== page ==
Lamb Stew with Butternut Squash & Carrots

April can be a dreary time of year in the Pacific Northwest, when the reason behind the existence of a cozy coffee shop on every other street corner becomes apparent. This Sunday afternoon’s anticipation of spring warmth was salved with trying out this lamb stew recipe, with a side of netflix marathon. I don’t think I’ve ever tried cooking lamb at home, but starting with it in cubed stewed form seemed a good way to start. Got a chance to break in a recently acquired dutch oven (ostensibly bought for car camping cake purposes).

Lamb Stew with Butternut Squash & Carrots
Altered a minuscule degree from: Food 52’s Lamb Stew
Serves 6 to 8

Ingredients
2 tablespoons vegetable oil
1 1/2 pound lamb shoulder, in 1-inch cubes
Salt
1medium onion, chopped
1 1/2 cups roughly chopped carrots (added more, I lurve stewed carrots)
2 4 cloves garlic, chopped (anything with 2 cloves of garlic, is worth making with 4!)
28 ounces chopped tomatoes (I cheated with canned. In the winter they seem to have more flavor than fresh tomatoes..)
2 cups beef stock
2 sprigs thyme 2 tsp dried thyme
1 sprig rosemary 1 tsp dried rosemary
2 cups cubed butternut squash (1/2-inch)
1/2 tsp butter

Ingredients marshalled: sear meat, set aside, saute other stuff, pour on tomatoes and herbs, simmer 2 hours, add butternut squash.
Ingredients marshalled: sear meat, set aside, saute other stuff, pour on tomatoes and herbs, simmer 2 hours, add butternut squash.

Procedure
1. Preheat the oven to 325 degrees. In a Dutch oven or saucepan with a lid heat 1 tablespoon of oil over medium-high heat. Sprinkle the lamb with salt, and when the oil is hot, brown half of the cubes on all sides, about 5 minutes. Remove lamb to a plate with a slotted spoon and add more oil if necessary. Brown the rest of the lamb and then set aside.
2. On medium low, add butter, the onions, carrots and garlic to pot. Cook for 3 to 5 minutes, until the vegetables begin to soften.
3. Add the tomatoes, stock, herbs and the browned lamb, along with any juices that have accumulated. Bring the stew to a boil over high heat, stirring gently with a wooden spoon to get up all the brown tasty bits from the bottom of the pot.
4. When the stew comes to a boil, cover the pot and put in the oven. Cook until the lamb is just tender, 2 to 3 hours. Optional: in the mean time, cook some brown rice, and/or butter some naan and add garlic powder and bake. It took me about 2 hours for the lamb to start falling apart.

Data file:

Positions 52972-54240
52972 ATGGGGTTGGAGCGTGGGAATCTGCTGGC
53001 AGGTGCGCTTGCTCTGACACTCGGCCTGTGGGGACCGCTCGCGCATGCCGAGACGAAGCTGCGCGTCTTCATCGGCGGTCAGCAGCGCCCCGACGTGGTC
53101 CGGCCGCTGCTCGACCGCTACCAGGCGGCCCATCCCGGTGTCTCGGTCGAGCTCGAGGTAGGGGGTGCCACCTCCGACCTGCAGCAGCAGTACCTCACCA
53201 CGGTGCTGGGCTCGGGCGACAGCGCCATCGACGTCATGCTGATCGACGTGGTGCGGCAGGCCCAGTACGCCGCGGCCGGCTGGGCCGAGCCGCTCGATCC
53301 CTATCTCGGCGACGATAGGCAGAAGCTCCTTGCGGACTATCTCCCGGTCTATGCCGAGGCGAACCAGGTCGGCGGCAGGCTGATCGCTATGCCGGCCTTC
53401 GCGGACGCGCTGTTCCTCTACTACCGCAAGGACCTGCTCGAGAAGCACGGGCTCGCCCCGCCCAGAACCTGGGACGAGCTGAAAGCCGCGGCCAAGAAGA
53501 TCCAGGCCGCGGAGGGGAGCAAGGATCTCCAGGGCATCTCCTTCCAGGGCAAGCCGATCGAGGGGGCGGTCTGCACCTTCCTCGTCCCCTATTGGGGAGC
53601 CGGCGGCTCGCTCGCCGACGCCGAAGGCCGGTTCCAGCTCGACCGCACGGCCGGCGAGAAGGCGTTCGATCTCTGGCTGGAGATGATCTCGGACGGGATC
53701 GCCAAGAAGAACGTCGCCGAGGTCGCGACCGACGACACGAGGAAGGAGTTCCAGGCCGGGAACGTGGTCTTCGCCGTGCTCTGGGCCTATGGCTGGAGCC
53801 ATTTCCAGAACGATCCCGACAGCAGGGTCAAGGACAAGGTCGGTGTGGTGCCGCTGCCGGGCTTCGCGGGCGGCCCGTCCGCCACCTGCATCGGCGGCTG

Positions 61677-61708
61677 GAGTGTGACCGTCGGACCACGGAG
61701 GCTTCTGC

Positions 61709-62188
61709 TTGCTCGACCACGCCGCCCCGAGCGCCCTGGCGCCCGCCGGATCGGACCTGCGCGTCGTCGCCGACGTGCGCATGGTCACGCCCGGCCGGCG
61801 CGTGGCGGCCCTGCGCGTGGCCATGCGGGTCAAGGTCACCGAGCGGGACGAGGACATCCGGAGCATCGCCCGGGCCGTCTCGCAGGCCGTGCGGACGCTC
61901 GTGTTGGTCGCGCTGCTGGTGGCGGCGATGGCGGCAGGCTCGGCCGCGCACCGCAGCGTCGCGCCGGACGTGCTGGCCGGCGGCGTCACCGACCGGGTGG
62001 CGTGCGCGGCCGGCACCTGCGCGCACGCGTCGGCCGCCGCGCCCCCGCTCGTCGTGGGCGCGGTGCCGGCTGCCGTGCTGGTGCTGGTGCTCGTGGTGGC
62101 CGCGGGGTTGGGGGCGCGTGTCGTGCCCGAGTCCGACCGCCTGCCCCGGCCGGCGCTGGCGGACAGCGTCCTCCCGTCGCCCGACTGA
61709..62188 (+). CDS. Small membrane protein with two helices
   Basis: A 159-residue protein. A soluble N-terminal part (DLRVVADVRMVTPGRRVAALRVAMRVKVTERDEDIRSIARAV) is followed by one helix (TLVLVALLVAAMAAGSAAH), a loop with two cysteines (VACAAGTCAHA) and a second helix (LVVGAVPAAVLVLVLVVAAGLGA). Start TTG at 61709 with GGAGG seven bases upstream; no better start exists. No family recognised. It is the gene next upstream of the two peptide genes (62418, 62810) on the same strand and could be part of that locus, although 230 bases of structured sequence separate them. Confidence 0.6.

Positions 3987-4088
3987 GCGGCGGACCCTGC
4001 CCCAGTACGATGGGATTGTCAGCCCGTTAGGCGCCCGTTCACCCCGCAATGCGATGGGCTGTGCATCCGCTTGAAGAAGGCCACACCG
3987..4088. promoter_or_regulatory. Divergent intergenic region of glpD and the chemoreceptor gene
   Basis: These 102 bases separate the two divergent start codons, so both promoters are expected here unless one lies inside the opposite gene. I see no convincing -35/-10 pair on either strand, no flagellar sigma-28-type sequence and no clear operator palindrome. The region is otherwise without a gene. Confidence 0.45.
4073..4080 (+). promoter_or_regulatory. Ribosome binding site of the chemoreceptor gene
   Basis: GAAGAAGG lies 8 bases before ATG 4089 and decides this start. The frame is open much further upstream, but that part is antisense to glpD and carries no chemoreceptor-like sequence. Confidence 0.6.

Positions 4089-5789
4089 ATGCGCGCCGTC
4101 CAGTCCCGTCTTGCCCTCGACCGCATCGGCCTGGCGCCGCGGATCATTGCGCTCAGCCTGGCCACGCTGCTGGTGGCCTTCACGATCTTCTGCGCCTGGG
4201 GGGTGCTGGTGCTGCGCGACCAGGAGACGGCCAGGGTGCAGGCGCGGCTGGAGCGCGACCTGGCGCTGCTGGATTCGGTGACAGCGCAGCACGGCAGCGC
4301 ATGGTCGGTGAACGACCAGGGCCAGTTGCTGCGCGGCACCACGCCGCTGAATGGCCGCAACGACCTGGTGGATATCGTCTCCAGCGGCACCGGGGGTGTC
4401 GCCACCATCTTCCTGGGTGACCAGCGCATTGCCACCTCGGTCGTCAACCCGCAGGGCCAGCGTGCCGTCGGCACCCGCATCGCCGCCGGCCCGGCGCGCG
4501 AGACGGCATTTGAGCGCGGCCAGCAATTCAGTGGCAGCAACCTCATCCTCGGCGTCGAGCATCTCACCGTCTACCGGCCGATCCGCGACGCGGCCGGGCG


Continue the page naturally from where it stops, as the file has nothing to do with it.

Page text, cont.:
5. Stir the butternut squash into the stew, re-cover it and return the pot to the oven until the squash is tender, another 20 to 25 minutes. Optional: serve with rice or naan.

This was a nice way to try out the new cast iron dutch oven I got. Now all I have to do is lift some weights so it isn’t so heavy any more. It was pretty difficult to put away left overs without being able to lift it with one arm. I also cheated a bit, using dried herbs, and snagging a box of pre-cut butternut squash from Whole Foods rather than sawing through my own whole squash. Looking forward to being set for a main dish for the next day or two..or three or four. Three other ways I thought of eating this in leftover form, in case you have a skewed mouth-to-portions-available situation like I did:

  • add chickpeas, roll in naan bread toasted with butter and garlic,
  • pour on top of pasta and top with parmesan cheese,
  • saute some thickly-sliced zucchini and onions and mix it in (the tomato cuts some bitterness of the zucchini),
  • freeze in single portions for a day when you have time to defrost but none to cook and want a hearty meal
  • stuff some puff pastry with the stew and bake until golden.
3-4 hours later: stew complete!
3-4 hours later: stew complete!

Today’s Trial Recipe Rating:
Novelty Rating:
4 of 5 stars.
Looks so familiar, but everything is slightly different! Orange you glad I tried it, just so I could make that pun?
Likelihood of Repeat: 70%
Mmm, nothing quite like filling your house with the smell of savory stew on a lazy Sunday. This is relatively low maintenance with darn high benefit/yield, so I definitely would like to make it again.
Lesson Learned: “2 to 3 hours” + “20-25” + prep = 3-5 hours of total process time?! Better get a full season of tv watching ready, or maybe a good book.